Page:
Recently, ISS weighed in on the proxy access debate with its voting policy for proposals that allow shareholders to nominate directors on the company’s ballot.
The heat is rising in a battle that pits small popcorn manufacturer Candyland, Inc. against industry giants Cornfields and Snyder’s-Lance.
A shareholder proposal sponsored by activist John Chevedden aimed at limiting long-tenured directors at Costco failed by a substantial margin at Costco’s annual meeting this year.
General Electric announced that it amended its bylaws to allow a shareholder or a group of up to 20 shareholders that has owned three percent or more of the company’s stock for at least three years to nominate and include in the company’s proxy materials directors constituting up to 20 percent of the board.
Last week, the SEC proposed rules to enhance corporate disclosure of company policies for hedging transactions engaged in by directors, officers and other employees.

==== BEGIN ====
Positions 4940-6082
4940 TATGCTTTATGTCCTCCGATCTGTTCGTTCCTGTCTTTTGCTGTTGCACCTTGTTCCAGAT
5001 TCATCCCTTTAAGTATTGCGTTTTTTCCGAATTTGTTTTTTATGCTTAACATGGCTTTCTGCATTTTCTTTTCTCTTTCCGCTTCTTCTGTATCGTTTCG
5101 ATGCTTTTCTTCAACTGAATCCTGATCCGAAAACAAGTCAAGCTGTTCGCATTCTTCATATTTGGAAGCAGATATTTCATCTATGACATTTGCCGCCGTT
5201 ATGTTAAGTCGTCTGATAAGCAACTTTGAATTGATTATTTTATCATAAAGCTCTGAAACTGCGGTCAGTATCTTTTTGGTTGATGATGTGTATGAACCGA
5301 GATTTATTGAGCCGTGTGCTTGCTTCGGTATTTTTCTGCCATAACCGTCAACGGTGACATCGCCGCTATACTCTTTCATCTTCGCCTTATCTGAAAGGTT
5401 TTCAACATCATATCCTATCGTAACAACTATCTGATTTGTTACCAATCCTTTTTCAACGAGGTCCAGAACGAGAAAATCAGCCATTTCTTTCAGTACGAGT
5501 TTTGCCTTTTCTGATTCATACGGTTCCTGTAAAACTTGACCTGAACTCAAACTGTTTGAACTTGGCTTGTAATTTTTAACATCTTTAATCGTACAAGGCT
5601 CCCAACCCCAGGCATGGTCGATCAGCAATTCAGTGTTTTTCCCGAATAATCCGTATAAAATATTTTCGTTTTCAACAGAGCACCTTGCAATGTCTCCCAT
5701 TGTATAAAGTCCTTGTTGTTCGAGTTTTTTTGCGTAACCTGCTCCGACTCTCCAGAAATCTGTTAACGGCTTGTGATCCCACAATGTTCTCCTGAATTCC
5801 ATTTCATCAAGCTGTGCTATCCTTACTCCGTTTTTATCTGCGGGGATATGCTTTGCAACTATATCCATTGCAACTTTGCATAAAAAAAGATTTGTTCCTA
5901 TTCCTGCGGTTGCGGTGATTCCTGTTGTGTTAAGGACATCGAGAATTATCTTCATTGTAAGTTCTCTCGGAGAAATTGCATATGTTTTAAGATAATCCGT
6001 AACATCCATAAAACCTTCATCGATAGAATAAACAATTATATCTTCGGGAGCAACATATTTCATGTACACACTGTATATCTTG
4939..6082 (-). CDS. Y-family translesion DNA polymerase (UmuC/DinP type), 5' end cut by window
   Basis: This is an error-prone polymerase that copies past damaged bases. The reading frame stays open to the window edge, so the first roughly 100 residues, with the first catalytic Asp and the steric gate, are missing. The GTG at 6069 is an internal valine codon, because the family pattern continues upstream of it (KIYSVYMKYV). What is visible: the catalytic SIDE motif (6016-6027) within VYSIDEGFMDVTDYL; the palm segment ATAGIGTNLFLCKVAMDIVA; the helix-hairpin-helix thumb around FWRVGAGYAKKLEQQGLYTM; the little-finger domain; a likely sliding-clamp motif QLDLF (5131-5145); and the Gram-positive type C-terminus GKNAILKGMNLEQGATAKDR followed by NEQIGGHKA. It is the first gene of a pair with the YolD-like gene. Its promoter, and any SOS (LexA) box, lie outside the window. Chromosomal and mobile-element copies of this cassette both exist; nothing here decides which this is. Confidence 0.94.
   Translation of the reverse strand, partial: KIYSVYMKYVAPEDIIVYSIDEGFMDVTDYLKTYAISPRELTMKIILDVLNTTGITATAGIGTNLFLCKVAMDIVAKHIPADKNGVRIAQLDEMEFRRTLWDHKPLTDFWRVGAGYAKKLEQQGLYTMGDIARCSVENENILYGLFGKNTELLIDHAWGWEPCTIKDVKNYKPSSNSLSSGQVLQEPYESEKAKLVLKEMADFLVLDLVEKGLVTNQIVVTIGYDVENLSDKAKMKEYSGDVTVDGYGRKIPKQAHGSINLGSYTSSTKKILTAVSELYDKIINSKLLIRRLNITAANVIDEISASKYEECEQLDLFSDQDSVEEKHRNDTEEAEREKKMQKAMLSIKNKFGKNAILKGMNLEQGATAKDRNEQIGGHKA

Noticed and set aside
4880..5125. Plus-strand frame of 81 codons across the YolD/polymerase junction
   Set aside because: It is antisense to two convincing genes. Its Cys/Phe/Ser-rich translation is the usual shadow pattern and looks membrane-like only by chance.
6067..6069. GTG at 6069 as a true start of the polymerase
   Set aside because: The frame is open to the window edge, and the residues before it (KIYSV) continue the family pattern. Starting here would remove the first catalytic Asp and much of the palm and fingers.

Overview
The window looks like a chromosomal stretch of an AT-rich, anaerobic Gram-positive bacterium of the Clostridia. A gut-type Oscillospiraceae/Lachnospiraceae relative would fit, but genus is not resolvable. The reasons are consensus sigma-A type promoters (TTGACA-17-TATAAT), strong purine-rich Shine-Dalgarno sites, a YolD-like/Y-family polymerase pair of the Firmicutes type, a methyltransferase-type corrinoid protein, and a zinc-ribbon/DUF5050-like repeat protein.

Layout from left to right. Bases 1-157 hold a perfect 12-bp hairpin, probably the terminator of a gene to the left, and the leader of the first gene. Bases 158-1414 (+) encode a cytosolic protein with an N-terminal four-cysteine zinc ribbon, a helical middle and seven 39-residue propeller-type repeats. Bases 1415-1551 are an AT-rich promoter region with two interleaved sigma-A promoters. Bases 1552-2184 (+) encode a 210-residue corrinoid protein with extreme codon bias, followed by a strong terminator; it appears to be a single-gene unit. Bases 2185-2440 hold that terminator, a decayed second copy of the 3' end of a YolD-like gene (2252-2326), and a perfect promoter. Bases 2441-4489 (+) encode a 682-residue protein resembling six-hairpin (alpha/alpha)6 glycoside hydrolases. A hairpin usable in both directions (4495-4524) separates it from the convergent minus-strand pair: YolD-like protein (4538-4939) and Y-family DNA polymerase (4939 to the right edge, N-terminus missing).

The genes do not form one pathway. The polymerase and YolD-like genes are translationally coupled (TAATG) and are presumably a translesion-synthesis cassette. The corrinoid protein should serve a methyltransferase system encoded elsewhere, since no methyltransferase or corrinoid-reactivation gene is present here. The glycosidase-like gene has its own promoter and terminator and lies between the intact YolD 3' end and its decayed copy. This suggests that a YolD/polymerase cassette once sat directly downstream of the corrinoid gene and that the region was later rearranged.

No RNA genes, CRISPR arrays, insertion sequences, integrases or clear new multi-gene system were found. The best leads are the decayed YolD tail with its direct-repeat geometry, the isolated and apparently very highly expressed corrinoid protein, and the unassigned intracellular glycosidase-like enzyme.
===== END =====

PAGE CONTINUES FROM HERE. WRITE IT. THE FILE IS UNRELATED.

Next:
In the wake of headline-making cyber breaches and class action lawsuits for data losses, companies face growing scrutiny and evolving legal and regulatory standards.
A recent Seventh Circuit decision suggests public companies should take care when disclosing employment-related litigation.
Typically, a public offer to purchase a substantial amount of a company’s debt or equity securities must remain open for 20 business days, in order to allow holders sufficient time to make an informed decision to participate.
Glass Lewis, a prominent proxy advisory firm, has now added its views to the proxy access battlefront.
In Stratte-McClure v. Morgan Stanley, the Second Circuit held that the MD&A disclosure rules set forth in Item 303 of Regulation S-K can give rise to a Rule 10b-5 claim.